Scone harvest begins

A gardener harvesting scones at Calke Abbey
Published : 01 Apr 2017 Last update : 30 Mar 2017

The beginning of April marks the start of the traditional Scone Harvest in England. Here at the National Trust our gardeners have been nurturing early varieties of scones through the dark winter months and are now ready to pick the fruit of their labours to serve in our tea-rooms.

History

The Scone Harvest is a tradition stretching back to ancient times. Caesar’s biographer Asinus makes reference to the defeated British tribes gifting scones in tribute to the emperor at the start of April.

Rare evergreen scone tree in bloom
Scones on a tree at Packwood

In the mediaeval period Scone Day was a huge holiday often marked with large “Scone-Ball” games where teams competed to carry a giant scone from one end of the village to another – a tradition carried on to this day in the Herefordshire hamlet of Firlapool.

Hand picked from the trees at Berrington
Scones harvested in the Berrington orchard

More recently the Duke of Smethwick  offered vast sums of money to the first farmer to bring him a “fresh pycked fruit scone harvested on ye fyrst day of April” to his table at Attingham from his estates in Lincolnshire. The resultant frenetic contest became known as the Scone Races as farmers charged across the country in search of a fortune.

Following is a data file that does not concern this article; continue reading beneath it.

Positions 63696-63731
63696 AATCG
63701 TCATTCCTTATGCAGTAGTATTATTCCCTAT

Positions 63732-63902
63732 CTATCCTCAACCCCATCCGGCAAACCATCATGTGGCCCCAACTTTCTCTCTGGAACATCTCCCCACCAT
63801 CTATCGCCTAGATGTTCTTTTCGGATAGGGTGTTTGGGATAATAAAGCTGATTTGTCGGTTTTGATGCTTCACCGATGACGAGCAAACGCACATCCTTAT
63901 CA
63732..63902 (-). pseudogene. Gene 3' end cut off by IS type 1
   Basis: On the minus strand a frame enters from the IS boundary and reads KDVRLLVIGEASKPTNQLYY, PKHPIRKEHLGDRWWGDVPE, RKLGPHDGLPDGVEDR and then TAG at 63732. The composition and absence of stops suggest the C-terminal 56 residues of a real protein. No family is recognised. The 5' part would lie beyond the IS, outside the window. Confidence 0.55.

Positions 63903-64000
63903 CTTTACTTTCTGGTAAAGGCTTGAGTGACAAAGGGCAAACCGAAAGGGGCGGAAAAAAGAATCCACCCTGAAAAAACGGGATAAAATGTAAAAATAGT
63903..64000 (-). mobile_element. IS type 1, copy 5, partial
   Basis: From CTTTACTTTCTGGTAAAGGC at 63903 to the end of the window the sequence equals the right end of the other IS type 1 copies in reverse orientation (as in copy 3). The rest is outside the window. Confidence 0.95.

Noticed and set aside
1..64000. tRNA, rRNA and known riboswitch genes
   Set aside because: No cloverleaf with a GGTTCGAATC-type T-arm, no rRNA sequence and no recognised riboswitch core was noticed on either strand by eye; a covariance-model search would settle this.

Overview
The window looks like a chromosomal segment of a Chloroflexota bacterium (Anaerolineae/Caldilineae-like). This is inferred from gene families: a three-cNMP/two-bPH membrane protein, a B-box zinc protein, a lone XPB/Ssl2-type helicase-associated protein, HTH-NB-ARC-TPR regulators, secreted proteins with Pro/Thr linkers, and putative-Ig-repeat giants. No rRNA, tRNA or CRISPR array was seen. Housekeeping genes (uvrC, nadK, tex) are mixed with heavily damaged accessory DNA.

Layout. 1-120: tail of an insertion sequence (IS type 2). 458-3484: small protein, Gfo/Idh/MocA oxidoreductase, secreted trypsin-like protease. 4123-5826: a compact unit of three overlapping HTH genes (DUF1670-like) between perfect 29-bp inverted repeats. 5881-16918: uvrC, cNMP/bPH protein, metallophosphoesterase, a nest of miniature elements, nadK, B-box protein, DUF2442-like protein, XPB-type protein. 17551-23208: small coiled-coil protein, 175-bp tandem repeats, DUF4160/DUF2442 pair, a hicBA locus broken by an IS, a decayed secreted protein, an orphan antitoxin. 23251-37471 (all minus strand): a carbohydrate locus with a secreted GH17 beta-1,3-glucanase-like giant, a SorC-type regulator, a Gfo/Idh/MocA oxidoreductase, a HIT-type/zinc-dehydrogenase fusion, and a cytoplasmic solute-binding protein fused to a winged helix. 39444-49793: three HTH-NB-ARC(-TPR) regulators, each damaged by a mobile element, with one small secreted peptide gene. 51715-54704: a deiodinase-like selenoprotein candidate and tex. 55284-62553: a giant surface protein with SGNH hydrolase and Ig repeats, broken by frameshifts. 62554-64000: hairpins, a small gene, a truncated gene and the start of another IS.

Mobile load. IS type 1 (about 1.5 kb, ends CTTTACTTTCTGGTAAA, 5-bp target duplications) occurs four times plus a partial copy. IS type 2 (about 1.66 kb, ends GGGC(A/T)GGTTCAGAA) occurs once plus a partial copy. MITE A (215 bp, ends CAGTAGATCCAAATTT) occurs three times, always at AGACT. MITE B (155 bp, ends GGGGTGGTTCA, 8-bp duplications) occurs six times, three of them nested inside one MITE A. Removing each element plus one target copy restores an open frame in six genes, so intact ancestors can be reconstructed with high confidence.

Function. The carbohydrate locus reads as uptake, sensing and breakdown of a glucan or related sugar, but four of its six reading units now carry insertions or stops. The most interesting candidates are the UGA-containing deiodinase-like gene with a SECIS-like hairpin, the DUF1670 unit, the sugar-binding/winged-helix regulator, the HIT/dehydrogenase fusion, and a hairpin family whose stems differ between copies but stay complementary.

Lovingly tended in the Charlecote gardens
Scones picked from the vines at Charlecote

Our harvest

The gardeners at the places we care for throughout the Midlands have been carefully tending to their scone trees and plants. Recent years have seen the development of many new and exotic varieties of scone plants but most of our gardeners like to focus on the traditional fruit, cheese and plain varieties.

" Our gardeners work so hard to keep alive the traditional craft of scone growing and the start of the harvest on April 1st is always a truly special day."
- Dr Avril Prime, Head of Historic Horticulture

All of our scones are grown using traditional scone farming techniques and tools such as the wooden scone dibber or the copper “Sconeman's weasel”. The farming techniques are all organic and the resultant crop is sold through our own restaurants and tea-rooms helping to raise money to protect the gardens for the future.

Visit Midlands

Situated in the heart of England, the Midlands offers a huge variety of landscapes and places to enjoy and explore.